A Helping Hand

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On any one night, approximately 2,638 Baltimoreans sleep in a shelter or on the street, according to 2013 point-in-time statistics from Mayor Stephanie Rawlings-Blake’s office. In Baltimore City, more than four out of every 1,000 residents are homeless. Of these people, two-thirds are men, and 20 percent are younger than 25. In a city where… Read More

Jewish Bmore Gives

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Whether it’s for a new iPad, the just-released Mario game, a diamond choker, a Rolex watch or a shiny new Lexus with a big red bow (if we believe what we see on TV), its seems there’s no limit to what people will shell out on holiday gifts. Americans have long lamented the commercialization of… Read More

Working For Change

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These days, it seems that everyone is starting a nonprofit. What’s the appeal? “The reason people start nonprofits is because they see a need and a void that they are passionate to fill,” says Paddy Morton, attorney with Maryland Nonprofits, an organization that serves to strengthen and educate the state’s nonprofit sector. “They’re doing public… Read More

Stretching One Day’s Provisions To Eight

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A beautiful thing about many Jewish laws is that they are open to interpretation. Evolving analysis helps transform a seemingly obsolete idea into a concept that is relevant and applicable to contemporary issues. Bal tashchit is one of those laws. Its original form commands to “not destroy with wanton abandon” (particularly geared to war time),… Read More

Delegate Cardin Introduces Sexual Assault Legislation For Maryland Campuses

Delegate Jon S. Cardin will introduce the first legislation in the Maryland history that will address campus security for victims of sexual assault. If approved, the legislation would require state colleges and universities to report all incidences of sexual assault on their campuses and to provide services for victims. The legislation also calls for confidential… Read More

Not Optimal

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For 73,000 Marylanders, the launching of the Affordable Care Act has brought with it a mix of excitement and trepidation. According to Maryland Health Care Administration statistics, that is the number of people who will lose their current insurance plans due to new federal requirements for comprehensive coverage. However, the Obama administration says their plans… Read More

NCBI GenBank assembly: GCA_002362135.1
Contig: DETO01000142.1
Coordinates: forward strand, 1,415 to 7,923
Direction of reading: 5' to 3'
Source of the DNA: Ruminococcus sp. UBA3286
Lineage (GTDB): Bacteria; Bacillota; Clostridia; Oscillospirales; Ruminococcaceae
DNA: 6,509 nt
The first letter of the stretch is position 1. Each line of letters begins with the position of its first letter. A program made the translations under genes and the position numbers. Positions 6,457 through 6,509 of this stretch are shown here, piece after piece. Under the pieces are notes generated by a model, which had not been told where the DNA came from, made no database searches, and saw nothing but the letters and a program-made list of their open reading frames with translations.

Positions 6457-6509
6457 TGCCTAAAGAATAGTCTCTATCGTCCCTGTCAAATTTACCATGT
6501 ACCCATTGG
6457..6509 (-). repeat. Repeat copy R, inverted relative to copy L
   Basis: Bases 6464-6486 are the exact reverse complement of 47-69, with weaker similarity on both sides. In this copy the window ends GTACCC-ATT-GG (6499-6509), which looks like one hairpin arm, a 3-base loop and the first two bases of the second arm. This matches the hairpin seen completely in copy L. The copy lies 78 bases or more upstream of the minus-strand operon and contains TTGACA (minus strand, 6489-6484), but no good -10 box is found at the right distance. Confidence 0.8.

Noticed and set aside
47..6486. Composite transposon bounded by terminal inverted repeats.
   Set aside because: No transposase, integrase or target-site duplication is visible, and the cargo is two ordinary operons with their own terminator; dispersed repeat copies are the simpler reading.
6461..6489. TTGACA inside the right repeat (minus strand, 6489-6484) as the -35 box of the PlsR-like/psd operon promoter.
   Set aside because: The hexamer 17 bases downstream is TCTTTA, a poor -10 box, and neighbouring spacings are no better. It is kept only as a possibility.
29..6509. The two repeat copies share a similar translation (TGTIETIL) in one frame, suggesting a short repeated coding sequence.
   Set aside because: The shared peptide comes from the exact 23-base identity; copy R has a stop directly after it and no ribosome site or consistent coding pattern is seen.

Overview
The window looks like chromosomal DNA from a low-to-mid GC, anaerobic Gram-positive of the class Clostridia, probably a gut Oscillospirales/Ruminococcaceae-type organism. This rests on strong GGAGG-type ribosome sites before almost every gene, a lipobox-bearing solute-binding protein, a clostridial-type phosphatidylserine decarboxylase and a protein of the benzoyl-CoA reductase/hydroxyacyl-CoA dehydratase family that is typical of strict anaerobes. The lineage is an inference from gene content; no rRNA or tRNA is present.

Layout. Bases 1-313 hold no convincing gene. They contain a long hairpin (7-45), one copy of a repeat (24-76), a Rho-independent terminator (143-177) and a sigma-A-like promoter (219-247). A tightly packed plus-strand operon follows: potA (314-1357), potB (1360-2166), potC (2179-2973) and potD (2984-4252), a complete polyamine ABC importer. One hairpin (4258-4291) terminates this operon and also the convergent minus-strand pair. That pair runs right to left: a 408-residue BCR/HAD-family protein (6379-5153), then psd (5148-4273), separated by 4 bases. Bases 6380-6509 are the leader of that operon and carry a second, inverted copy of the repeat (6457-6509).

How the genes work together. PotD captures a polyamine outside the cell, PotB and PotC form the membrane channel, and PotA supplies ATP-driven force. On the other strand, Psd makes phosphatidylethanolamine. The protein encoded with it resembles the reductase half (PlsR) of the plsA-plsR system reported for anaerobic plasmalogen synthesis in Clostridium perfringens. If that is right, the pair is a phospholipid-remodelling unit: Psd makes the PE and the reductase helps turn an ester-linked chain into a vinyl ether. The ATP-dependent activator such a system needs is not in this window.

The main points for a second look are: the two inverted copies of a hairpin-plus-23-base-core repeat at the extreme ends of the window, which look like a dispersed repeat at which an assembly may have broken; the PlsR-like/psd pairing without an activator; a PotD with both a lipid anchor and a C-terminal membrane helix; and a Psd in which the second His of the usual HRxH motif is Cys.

Worth The Ask

The Baltimore Jewish Council met with Gov. Martin O’Malley earlier this month to discuss budgetary and policy priorities. “We left feeling very positive from that meeting,” said Cailey Locklair, the BJC’s director of government relations. She discussed the group’s requests for FY2015 at a board meeting on Thursday, Nov. 14. The BJC asked for $60,000… Read More

Ralph Jaffe Declares Gubernatorial Candidacy

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Pikesville teacher Ralph Jaffe says he’s not a politician. In fact, the main goal of his 2014 bid for governor isn’t to get elected. “Changing the corrupt system is the goal,” Jaffe said. “But if elected, I will serve. Free, of course.” Jaffe’s goal is to replace money in politics “with ethics,” he said. He… Read More

To Life! In Israel

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Toby Mower has always been considered an iconoclast in Baltimore. Nearly 20 years ago, according to Ben-Gurion University of the Negev President Rivka Carmi, the Mowers — Toby and husband Morton — got involved with the school. The couple had a longstanding philanthropic relationship with several Israeli projects and this was simply another. Then, about… Read More

Making Humanoise

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Some readers may recall seeing or hearing about the documentary “Some Kind of Monster.” The film, released in 2004, follows heavy metal rock band Metallica as it travels to performance venues across the country with a therapist in tow. The band, as the film reveals, has contracted with the therapist to help them resolve their… Read More